He said most people aren’t wearing masks in public, “something that should have happened a long time ago.”

But despite his attitude, Kunz said he fears the life he knew will never really return.

“I don’t think it’s ever going to. Never. We’re under permanent changes as a result of this. So things are not ever going to be the same,” he said. “Will they get better? Absolutely, for sure. Are they getting better here? Yeah, they’re already getting better.”

The latest poll results do reflect some of the optimism about a recovery by fall that surfaced a month ago, although the number of Utahns who say it will take a year or longer to get back to normal has gone up since the last poll, from just over a quarter of respondents to the 36%.

Why does poll show ‘dramatic’ surge in optimism among Utahns about COVID-19?

The latest Deseret News/Hinckley Institute of Politics poll was conducted April 30-May 6 of 1,000 registered Utah voters by independent pollster Scott Rasmussen. The poll has a margin of error of plus or minus 3.1 percentage points.

Rasmussen, who is based in Florida, said the increase in the number of Utahns who believe they’ll have to wait a year or more for normalcy shouldn’t come as a surprise.

“From the very beginning, response to this pandemic has been up and down. It’s a roller coaster. That’s true of every aspect of it,” the pollster said. Reasons likely include changing definitions of what normal looks like as well as the fact that many public health precautions are continuing.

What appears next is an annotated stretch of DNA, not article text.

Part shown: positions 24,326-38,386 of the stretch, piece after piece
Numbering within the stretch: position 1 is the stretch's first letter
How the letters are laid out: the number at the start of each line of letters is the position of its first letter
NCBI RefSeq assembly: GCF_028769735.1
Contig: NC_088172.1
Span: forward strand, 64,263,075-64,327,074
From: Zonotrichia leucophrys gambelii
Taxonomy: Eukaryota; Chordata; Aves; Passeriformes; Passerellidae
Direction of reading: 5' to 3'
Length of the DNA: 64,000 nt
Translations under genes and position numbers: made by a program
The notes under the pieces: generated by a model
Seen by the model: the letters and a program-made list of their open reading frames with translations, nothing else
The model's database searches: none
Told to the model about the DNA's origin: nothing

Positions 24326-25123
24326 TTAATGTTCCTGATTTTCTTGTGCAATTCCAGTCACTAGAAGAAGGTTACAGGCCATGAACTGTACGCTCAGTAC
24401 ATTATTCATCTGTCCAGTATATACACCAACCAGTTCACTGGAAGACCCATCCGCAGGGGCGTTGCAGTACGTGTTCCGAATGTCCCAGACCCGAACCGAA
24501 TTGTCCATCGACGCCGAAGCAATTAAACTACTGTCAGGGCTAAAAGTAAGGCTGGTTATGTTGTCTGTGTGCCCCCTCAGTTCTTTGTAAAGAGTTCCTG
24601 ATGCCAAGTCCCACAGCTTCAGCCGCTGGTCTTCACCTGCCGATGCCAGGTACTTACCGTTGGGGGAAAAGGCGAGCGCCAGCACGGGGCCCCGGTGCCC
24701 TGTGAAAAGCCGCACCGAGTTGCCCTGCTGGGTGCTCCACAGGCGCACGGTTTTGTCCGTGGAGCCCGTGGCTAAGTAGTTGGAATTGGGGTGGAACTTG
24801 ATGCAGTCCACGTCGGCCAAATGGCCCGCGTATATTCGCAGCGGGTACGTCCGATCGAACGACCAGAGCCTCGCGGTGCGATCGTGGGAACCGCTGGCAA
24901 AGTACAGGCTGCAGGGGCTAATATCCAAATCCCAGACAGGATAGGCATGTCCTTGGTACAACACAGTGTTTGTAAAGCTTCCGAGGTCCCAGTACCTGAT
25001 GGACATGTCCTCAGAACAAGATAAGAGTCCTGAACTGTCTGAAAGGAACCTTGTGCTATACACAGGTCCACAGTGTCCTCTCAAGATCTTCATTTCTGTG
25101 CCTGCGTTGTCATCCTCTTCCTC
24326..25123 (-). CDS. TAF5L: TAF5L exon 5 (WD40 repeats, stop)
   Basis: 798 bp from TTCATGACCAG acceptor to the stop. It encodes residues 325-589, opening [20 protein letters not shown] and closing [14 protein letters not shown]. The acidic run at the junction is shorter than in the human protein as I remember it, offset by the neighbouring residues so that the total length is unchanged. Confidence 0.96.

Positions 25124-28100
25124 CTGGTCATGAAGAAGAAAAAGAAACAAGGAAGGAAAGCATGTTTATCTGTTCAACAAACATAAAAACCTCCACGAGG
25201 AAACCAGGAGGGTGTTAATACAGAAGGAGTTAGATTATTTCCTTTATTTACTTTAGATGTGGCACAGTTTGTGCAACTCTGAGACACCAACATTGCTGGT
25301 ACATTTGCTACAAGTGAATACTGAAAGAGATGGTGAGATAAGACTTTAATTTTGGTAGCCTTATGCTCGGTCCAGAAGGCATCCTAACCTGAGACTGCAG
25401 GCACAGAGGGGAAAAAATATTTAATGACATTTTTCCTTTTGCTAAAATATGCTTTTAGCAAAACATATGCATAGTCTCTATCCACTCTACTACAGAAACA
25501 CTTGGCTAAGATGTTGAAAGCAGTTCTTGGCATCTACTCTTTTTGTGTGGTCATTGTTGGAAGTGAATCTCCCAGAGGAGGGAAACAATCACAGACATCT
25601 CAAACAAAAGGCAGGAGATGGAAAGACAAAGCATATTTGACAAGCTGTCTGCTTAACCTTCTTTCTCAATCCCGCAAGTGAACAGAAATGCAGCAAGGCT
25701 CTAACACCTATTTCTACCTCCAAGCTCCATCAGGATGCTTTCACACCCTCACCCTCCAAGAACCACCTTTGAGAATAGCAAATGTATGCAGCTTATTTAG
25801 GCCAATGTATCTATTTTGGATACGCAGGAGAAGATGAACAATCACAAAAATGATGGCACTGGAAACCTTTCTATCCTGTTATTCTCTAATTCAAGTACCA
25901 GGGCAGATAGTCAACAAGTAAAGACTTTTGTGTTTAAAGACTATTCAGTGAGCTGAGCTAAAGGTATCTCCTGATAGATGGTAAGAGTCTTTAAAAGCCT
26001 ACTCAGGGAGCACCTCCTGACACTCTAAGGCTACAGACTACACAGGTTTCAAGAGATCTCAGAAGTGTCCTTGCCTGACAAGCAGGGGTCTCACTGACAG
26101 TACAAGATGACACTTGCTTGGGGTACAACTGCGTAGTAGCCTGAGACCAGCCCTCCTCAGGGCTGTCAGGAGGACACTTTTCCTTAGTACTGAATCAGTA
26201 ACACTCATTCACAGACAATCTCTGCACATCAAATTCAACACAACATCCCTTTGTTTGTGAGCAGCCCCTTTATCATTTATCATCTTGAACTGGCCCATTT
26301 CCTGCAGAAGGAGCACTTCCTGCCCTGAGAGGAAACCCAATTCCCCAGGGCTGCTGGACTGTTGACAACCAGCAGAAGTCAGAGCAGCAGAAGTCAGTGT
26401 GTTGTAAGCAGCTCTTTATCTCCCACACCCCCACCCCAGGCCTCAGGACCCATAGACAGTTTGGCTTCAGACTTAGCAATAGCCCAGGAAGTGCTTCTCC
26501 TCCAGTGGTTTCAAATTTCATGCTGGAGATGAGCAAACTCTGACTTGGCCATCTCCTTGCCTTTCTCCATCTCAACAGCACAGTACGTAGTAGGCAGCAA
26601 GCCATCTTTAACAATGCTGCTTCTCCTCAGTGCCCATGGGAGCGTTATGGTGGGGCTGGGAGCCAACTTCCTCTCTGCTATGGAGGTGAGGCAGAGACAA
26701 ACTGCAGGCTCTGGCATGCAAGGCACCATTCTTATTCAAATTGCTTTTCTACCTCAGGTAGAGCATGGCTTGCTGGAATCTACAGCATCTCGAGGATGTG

“People had this thought a few months ago that, ‘Boy, once the vaccine is here we’re going to get vaccinated and everything is going to be normal right away.’ And then people have been getting vaccinated, but they’re still going out and still seeing everybody doing social distancing and still seeing people wearing masks,” Rasmussen said.

As a result, he said, people are “going to be a little bit cautious moving out of this phase.”

With end of pandemic near, governor calls for ‘kindness, humanity, grace’ when facing remaining restrictions

Jason Perry, director of the Hinckley Institute of Politics, described Utahns as feeling “cautious optimism” about the future.

“What we have seen throughout this pandemic is you cannot take anything for granted,” Perry said. “There just have been no certainties throughout this pandemic. People are hopeful, and they’re hopeful and they’re watching closely. That is the key takeaway.”

Utahns are keeping tabs on declining case counts, hospitalizations and deaths as well as increasing vaccinations, especially now that 12- to -15-year-olds can get the shots, he said. They’re also looking to leaders in the state to signal when it’s safe to stop wearing masks and taking other precautions against the virus.

“As our elected officials and others start modeling normal behavior over the next couple of months, Utahns are ready without question to get back to normal,” Perry said. “But they are looking at what’s happened over the past 12 to 14 months, and they’re being cautious about it.”